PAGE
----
3 P. Ekman et al. The first of these is craving. This mental process is based on an unrealistic, reified distinction between self and others or between subject and object more generally as being absolutely separate and unrelated. Craving is concerned with acquiring or maintaining some desirable object or situation for me and mine, which may be threatened by the other. One assumes that desirable qualities are inherent in the object desired and then exaggerates these qualities, while ignoring or deemphasizing that object s undesirable aspects. Craving is therefore an unrealistic way of engaging with the world, and it is harmful whenever one identifies with this afflictive mental process, regardless of how strong it is or the circumstances under which it arises. Craving is said to be afflictive, for it disrupts the balance of the mind, easily giving rise to anxiety, misery, fear, and anger; and it is unrealistic in the sense that it falsely displaces the source of one s well being from one s own mind to objects. Hatred is the second of the fundamental afflictions of the mind and is a reverse reflection of craving. That is, hatred, or malevolence, is driven by the wish to harm or destroy anything that obstructs the selfish pursuit of desirable objects and situations for me and mine. Hatred exaggerates the undesirable qualities of objects and deemphasizes their positive qualities. When the mind is obsessed with resentment, it is trapped in the deluded impression that the source of its dissatisfaction belongs entirely to the external object ( just as, in the case of craving, the mind locates the source of satisfaction in desirable objects). But even though the trigger of one s resentment may be the external object, the actual source of this and all other kinds of mental distress is in the mind alone. The third, most fundamental affliction of the mind is the delusion of grasping onto one s own and others reified personal identities as real and concrete. According to Buddhism, the self is constantly in a state of dynamic flux, arises in different ways, and is profoundly interdependent with other people and the environment. However, people habitually obscure the actual nature of the self by superimposing on reality the concepts of permanence, singularity, and autonomy. As a result of misapprehending the self as independent, there arises a strong sense of the absolute separation of self and other. Then, craving naturally arises for the I and for what is mine, and repulsion arises toward the other. The erroneous belief in the absolute distinction of self and other thus acts as the basis for the derivative mental afflictions of craving, hatred, jealousy, and arrogance. Such toxins of the mind are regarded, in Buddhism, as the sources of all mental suffering. Theoretical Issues and Research Directions Psychologists do not distinguish between beneficial and harmful emotions. Those who take an evolutionary view of emotion (e.g., Cosmides & Tooby, 2000; Ekman, 1992) have proposed that emotions were adaptive over the history of the species and remain adaptive today. Even those who categorize emotions as simply positive or negative (e.g., Watson, Clark, & Tellegen, 1988) do not propose that all of the negative emotions are harmful to oneself or to others. The goal in any psychologically informed attempt to improve one s emotional life is not to rid oneself of or transcend an emotion not even hatred but to regulate experience and action once an emotion is felt (Davidson, Jackson, & Kalin, 2000). (Note, however, that not all theorists consider hatred an emotion.) One point of convergence between the Buddhist and psychological perspectives is that hostility, which is viewed in the West as a character or personality trait, is considered to be destructive to one s health. Impulsive chronic violence is also considered to be dysfunctional and is classified as pathological (Davidson, Putnam, & Larson, 2000). But neither of these is considered in psychology to be an emotion per se. Rather than focusing on increasing consciousness of one s inner state, the emphasis in much of psychology is on learning how to reappraise situations (Lazarus, 1991) or how to control (regulate) emotional behavior and expressions (Gross, 1999; but see Ekman, 2003, for a psychological approach to enhancing awareness of emotions as they occur). The growing literature based on self-report measures of wellbeing indicates that punctate events, even significant ones such as winning the lottery, phasically alter an individual s state of pleasure but do not change an individual s trait level of happiness. Buddhists agree that events such as winning the lottery would not alter an individual s dispositional level of happiness, but they do assert that happiness as a dispositional trait (sukha) can be cultivated through specific practices. Although the term trait positive affect as it has been used in the mood and temperament literature has some elements in common with sukha,it does not capture the essence of the Buddhist construct, which also includes a deep sense of well-being, a propensity toward compassion, reduced vulnerability to outer circumstances, and recognition of the interconnectedness with people and other living beings in one s environment. Moreover, sukha is a trait and not a state. It is a dispositional quality that permeates and pervades all experience and behavior. Another important difference between Buddhism and psychological approaches is that the Buddhists provide a method for modifying affective traits and for cultivating sukha (Wallace, 2005), whereas in psychology the only methods for changing enduring affective traits are those that have been developed specifically to treat psychopathology. With a few notable exceptions (e.g., Seligman, 1998), no effort has been invested in cultivating positive attributes of mind in individuals who do not have mental disorders. Western approaches to changing enduring emotional states or traits do not involve the long-term persistent effort that is involved in all complex skill learning for example, in becoming a chess master or learning to play a musical instrument. Typically, not even psychoanalysis or the most intensive forms of cognitive-behavior therapy involve the Volume 14 Number 2 61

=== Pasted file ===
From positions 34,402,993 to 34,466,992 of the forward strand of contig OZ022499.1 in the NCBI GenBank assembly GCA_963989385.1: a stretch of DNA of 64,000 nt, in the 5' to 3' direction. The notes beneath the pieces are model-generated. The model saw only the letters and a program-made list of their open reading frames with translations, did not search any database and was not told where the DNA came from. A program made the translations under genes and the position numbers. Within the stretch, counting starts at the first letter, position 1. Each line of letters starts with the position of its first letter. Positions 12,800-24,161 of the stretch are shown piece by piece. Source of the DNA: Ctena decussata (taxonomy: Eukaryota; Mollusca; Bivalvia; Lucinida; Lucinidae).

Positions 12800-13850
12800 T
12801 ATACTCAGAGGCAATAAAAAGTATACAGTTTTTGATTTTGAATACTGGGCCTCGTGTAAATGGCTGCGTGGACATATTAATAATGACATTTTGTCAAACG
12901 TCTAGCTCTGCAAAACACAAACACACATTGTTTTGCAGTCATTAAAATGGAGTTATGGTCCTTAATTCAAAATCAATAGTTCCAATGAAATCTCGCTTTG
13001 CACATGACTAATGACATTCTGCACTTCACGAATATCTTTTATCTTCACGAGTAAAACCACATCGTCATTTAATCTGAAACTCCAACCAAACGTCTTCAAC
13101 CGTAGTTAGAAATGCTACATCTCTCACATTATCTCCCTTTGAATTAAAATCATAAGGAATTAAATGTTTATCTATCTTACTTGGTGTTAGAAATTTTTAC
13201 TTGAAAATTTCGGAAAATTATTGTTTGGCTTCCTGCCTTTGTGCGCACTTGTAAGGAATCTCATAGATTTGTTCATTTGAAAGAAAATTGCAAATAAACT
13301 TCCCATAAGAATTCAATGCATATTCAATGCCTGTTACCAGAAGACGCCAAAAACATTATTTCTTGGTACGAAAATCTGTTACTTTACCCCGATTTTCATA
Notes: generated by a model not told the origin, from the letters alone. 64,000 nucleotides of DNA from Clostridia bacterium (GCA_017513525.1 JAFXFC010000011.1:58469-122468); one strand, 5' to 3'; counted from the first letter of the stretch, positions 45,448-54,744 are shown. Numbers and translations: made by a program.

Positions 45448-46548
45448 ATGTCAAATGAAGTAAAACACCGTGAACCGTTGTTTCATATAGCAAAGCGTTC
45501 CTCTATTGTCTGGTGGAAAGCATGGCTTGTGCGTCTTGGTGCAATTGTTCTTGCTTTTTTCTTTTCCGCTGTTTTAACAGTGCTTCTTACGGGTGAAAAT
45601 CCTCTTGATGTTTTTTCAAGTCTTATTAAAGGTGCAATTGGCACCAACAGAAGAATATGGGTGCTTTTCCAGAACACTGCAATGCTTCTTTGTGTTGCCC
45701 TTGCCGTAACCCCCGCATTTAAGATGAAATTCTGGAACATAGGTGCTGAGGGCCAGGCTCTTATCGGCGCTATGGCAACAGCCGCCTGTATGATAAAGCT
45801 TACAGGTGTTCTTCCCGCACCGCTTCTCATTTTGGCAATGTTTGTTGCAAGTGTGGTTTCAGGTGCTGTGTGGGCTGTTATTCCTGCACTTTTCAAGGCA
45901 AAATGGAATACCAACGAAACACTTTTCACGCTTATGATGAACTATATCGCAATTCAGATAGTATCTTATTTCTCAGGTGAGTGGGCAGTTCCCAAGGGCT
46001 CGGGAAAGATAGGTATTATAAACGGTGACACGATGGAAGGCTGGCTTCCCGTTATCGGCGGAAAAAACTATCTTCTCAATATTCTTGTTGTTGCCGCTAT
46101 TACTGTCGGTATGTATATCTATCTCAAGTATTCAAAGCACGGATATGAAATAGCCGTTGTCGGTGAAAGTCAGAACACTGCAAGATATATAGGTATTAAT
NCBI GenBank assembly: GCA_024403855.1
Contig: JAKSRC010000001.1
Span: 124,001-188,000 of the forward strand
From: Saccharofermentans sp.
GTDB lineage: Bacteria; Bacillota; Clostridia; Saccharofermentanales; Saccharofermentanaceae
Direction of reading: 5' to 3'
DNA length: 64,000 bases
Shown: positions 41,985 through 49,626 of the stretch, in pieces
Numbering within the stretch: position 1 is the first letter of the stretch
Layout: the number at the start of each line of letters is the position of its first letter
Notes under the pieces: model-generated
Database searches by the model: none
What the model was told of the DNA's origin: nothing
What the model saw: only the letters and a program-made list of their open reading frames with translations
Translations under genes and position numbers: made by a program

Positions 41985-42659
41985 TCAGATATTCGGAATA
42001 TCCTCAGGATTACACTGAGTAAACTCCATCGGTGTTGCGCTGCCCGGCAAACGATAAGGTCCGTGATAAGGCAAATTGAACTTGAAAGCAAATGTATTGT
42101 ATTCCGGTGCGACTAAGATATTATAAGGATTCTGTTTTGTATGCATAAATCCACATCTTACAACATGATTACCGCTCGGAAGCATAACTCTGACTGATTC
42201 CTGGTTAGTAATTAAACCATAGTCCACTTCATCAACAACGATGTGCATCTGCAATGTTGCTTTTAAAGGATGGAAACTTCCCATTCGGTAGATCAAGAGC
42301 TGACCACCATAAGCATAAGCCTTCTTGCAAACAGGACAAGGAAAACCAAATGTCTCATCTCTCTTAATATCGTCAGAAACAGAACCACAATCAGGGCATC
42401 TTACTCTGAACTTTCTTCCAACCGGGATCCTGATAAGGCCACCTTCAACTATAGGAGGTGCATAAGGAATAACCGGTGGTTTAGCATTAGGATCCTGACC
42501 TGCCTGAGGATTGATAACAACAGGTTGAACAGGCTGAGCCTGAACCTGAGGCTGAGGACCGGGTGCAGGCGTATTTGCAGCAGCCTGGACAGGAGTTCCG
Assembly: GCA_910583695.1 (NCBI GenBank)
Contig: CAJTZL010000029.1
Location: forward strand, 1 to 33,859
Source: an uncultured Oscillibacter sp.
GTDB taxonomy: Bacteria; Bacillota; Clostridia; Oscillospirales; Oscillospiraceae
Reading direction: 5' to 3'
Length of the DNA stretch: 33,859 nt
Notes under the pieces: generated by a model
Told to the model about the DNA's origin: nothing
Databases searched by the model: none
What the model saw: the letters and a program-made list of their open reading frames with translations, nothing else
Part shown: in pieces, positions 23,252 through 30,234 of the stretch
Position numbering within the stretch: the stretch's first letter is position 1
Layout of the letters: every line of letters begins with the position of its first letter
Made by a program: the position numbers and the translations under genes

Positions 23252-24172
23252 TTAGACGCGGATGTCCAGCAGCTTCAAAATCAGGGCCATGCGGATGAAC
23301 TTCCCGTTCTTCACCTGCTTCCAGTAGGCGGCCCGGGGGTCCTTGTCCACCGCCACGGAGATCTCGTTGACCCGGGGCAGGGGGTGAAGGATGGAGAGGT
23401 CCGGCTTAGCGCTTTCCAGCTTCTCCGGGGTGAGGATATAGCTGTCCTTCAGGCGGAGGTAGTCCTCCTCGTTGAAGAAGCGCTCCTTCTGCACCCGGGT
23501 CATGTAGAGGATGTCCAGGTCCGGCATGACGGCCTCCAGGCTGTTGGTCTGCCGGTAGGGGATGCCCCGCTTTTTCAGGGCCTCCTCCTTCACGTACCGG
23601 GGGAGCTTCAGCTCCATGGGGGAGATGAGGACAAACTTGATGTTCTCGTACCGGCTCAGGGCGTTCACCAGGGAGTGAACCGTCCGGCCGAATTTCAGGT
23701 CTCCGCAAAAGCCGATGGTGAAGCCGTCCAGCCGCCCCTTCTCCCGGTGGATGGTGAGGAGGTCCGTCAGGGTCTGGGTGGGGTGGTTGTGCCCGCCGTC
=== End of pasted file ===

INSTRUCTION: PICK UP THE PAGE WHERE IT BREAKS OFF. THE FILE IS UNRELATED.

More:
4 Buddhist and Psychological Perspectives decades of training Buddhists consider necessary for the cultivation of sukha. Buddhists, as we said, consider craving to be one of the primary toxins of the mind. Unlike psychologists, who restrict the idea of craving to states produced by substances of abuse or by strongly appetitive opportunities that offer the potential for abuse (e.g., gambling, sex), Buddhists use the term more generically to encompass the desire to acquire objects and situations for oneself. A growing body of neuroscientific literature has shown that activity of the neurotransmitter dopamine in a part of the brain called the nucleus accumbens is common to states of craving, including both pharmacologically induced addictions and activities such as gambling. Although activation of this system is highly reinforcing (i.e., it leads to the recurrence of behaviors associated with the system s activation), it is not associated with pleasure in the long run. Of course, what is not included in this neuroscientific framework is anything akin to the notion of sukha. Buddhist contemplative practices are explicitly designed to counteract craving. It would thus be of great interest empirically to evaluate how effective these methods may be as interventions for addictive disorders, which are disorders of craving, and to determine if the brain systems associated with craving are altered by such training. The Buddhist, but not Western, view considers hatred to be intrinsically harmful to people who experience it. This perspective suggests that it would be valuable to examine the different ways in which those who have been exposed to a major trauma react emotionally to the cause of their trauma for example, how people whose children have been murdered react to the perpetrators once they are apprehended. In a study of such individuals, various biological, health, and social measures would provide information about the consequences of maintaining hatred or forgiveness toward the perpetrator. JOINT CONCLUSION Buddhist conceptions and practices that deal with emotional life make three very distinct contributions to psychology. Conceptually, they raise issues that have been ignored by many psychologists, calling on the field to make more finely nuanced distinctions in thinking about emotional experience. Methodologically, they offer practices that could help individuals report on their own internal experiences, and such practices might thereby provide crucial data that is much more detailed and comprehensive than that gathered by the techniques psychologists now use to study subjective emotional experience. Finally, Buddhist practices themselves offer a therapy, not just for the disturbed, but for all who seek to improve the quality of their lives. We hope what we have reported will serve to spark the interest of psychologists to learn more about this tradition. Recommended Reading Goleman, D. (2003). Beyond destructive emotions: A scientific collaboration with the Dalai Lama. New York: Bantam Books. Teasdale, J.D., Segal, Z., & Williams, J.M. (1995). How does cognitive therapy prevent depressive relapse and why should attentional control (mindfulness) training help? Behavior Research and Therapy, 33, Wallace, B.A. (2005). (See References) Acknowledgments Paul Ekman s research was supported in part by a National Institute of Mental Health (NIMH) Senior Research Scientist Award, KO5-MH Richard Davidson s work described in this article has been supported by NIMH Grants MN43454, MH40747, P50-MH522354, and P50-MH61083; by NIMH Research Scientist Award KO5- MH00875; by grants from the Research Network on Mind-Body Interaction of the John D. and Catherine T. MacArthur Foundation; and by support from the University of Wisconsin. The authors are grateful to the many colleagues who read and gave helpful suggestions on earlier drafts of this article, but especially to Daniel Goleman. REFERENCES Cosmides, L., & Tooby, J. (2000). Evolutionary psychology and the emotions. In M.L. Lewis & J. Haviland-Jones (Eds.), Handbook of emotions (2nd ed., pp ). New York: Guilford Press. Davidson, R.J., & Irwin, W. The functional neuroanatomy of emotion and affective style. Trends in Cognitive Science, 3, Davidson, R.J., Jackson, D.C., & Kalin, N.H. (2000). Emotion, plasticity, context and regulation: Perspectives from affective neuroscience. Psychological Bulletin, 126, Davidson, R.J., Putnam, K.M., & Larson, C.L. (2000). Dysfunction in the neural circuitry of emotion regulation a possible prelude to violence. Science, 289, Ekman, P. (1992). An argument for basic emotions. Cognition and Emotion, 6, Ekman, P. (2003). Emotions revealed: Recognizing faces and feelings to improve communication and emotional life. New York: Times Books. Gross, J.J. (1999). The emerging field of emotion regulation: An integrative review. Review of General Psychology, 2, Kahneman, D., Fredrickson, B.L., Schreiber, C.A., & Redelmeier, D.A. (1993). When more pain is preferred to less: Adding a better end. Psychological Science, 4, Lazarus, R. (1991). Emotion and adaptation. New York: Oxford University Press. Lutz, A., Greischar, L.L., Rawlings, N.B., Ricard, M., & Davidson, R.J. (in press). Long-term meditators self-induce high-amplitude gamma synchrony during mental practice. Proceedings of the National Academy of Sciences, USA. Rosenberg, E.L., & Ekman, P. (1994). Coherence between expressive and experiential systems in emotion. Cognition and Emotion, 8, Seligman, M.E.P. (1998). Learned optimism. New York: Pocket Books. 62 Volume 14 Number 2
5 P. Ekman et al. Sheldon, K.M., Ryan, R.M., Deci, E.L., & Kasser, T. (2004). The independent effects of goal contents and motives on well-being: It s both what you pursue and why you pursue it. Personality and Social Psychology Bulletin, 30, Wallace, B.A. (2005). Genuine happiness: Meditation as the path to fulfillment. Hoboken, NJ: John Wiley and Sons. Watson, D., Clark, L.A., & Tellegen, A. (1988). Development and validation of brief measures of positive and negative affect: The PANAS scales. Journal of Personality and Social Psychology, 54, Wilson, T., & Gilbert, D. (in press). Affective forecasting: Knowing what to want. Current Directions in Psychological Science. Volume 14 Number 2 63